Mini Mashers

Oh dear, time does fly.

Back in my feckless youth I had a design studio in the happening SoHo neighborhood of Manhattan. I took on any project that came my way, both design and illustration. An advertising agency I’d been working with got a packaging design job from Remco, the toymaker. Professional wrestling had become popular—celebrities like Cyndi Lauper went to matches—so Remco thought little plastic models of popular wrestlers would sell.

Originally named Mini Maulers, later Mashers, they came in blister-packs of 4 and 8 or boxes of 12. I got to create all the artwork on the packages, including caricatures of the featured wrestlers. Here’s the best part: they asked me to dream up an origin story and tell it in a comic strip. So I came up with a lab-experiment-gone-wrong story and supplied the tagline: “Whatever you do, don’t let them out!”

Apparently I had no idea you could blend gouache back then.

PSInside—a must-read!

The January issue of PSInside arrived—including a well-written article by my pal Fred Carlson about the illustration business in this economy.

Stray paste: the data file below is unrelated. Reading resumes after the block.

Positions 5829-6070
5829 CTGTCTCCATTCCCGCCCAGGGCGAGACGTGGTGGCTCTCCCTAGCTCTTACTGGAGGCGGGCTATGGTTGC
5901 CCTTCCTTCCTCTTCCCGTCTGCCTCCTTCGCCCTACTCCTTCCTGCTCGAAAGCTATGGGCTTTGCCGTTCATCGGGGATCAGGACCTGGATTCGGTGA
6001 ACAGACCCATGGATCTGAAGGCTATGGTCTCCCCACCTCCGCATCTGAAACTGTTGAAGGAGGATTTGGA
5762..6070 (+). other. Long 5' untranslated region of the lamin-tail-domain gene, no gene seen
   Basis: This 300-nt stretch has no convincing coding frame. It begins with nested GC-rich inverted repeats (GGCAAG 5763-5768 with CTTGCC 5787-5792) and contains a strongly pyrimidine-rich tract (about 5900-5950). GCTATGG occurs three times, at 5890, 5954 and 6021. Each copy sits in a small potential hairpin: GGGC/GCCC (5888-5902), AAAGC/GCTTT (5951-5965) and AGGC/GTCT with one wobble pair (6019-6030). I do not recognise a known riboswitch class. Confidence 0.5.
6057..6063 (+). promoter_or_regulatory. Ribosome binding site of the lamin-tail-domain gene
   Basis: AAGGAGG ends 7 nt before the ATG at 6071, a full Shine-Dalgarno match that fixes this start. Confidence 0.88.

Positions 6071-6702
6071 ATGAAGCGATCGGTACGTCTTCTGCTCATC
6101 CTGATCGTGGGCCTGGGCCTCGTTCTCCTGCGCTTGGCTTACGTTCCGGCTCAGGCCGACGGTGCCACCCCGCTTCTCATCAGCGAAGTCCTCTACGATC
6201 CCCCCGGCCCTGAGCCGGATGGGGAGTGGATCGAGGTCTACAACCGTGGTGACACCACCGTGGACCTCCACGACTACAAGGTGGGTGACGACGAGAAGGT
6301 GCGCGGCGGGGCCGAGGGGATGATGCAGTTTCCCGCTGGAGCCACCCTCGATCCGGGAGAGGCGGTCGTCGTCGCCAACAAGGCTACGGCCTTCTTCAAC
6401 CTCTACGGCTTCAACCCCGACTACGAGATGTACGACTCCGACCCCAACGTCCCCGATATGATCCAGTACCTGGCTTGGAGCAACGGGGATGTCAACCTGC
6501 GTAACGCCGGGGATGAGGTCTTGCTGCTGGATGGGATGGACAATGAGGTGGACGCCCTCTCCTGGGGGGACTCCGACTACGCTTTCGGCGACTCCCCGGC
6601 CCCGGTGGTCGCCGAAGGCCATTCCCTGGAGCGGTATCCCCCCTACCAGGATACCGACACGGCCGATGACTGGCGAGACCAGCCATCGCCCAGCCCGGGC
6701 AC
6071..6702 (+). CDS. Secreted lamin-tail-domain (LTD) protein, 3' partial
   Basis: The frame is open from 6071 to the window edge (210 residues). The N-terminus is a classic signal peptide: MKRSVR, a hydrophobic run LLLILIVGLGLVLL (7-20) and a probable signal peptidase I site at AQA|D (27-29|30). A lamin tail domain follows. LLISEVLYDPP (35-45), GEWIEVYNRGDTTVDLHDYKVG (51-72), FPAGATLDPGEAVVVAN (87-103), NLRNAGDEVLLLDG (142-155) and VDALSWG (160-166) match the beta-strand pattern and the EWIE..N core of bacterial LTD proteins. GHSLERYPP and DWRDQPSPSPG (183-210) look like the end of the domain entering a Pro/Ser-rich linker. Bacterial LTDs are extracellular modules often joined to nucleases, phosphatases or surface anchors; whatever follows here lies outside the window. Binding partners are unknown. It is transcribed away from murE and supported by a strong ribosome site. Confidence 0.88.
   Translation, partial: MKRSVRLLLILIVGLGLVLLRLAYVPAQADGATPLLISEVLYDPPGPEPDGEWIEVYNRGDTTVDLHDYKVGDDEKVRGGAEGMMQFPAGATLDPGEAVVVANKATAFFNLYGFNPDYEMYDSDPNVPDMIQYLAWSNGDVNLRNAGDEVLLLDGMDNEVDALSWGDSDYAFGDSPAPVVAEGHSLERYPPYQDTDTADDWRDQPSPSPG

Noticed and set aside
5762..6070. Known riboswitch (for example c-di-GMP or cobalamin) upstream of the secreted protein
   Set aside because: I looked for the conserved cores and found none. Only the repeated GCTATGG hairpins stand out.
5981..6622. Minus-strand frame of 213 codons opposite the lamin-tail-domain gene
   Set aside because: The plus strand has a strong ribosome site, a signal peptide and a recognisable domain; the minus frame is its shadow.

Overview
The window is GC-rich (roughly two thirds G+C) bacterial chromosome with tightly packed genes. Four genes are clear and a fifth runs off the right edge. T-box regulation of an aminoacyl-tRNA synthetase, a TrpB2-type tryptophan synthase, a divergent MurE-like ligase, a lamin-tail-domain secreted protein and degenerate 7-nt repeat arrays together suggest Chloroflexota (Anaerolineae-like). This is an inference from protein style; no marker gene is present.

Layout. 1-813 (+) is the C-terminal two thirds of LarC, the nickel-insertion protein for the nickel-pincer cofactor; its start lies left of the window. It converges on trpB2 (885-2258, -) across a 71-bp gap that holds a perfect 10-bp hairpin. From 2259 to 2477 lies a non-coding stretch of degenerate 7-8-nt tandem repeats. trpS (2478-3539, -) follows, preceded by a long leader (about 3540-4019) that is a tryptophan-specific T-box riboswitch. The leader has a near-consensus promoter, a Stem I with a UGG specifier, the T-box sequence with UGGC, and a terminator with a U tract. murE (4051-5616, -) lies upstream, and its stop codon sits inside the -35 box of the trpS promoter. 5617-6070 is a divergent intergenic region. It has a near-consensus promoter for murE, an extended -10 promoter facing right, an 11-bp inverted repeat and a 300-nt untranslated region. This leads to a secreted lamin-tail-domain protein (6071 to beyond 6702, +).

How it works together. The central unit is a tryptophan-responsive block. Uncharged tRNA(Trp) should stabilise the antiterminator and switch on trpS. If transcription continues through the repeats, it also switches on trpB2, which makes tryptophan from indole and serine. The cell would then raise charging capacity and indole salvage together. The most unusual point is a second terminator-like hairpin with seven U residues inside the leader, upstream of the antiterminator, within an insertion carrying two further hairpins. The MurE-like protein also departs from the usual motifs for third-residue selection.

The president’s poster design contest

President Obama would like to promote a new jobs bill.  Shepard Fairey‘s posters were a big part of the president’s 2008 campaign so this time around Obama for America is running a contest for best poster design.  There are no cash prizes.  The designer must surrender all rights to his design to Obama for America.

Many designers are upset about this contest.

So here’s my two cents.  I think this contest isn’t good for designers or illustrators.  You may say, ‘So what?  If you don’t want to enter the contest then don’t.’  The problem is that the perceived value of a designer’s time & skill is diminished whenever any one of us participates in a contest like this one.  The administrators figure that these contestants place so little value on their time & skill that they’ll be willing to work for free and then let someone else profit from their work.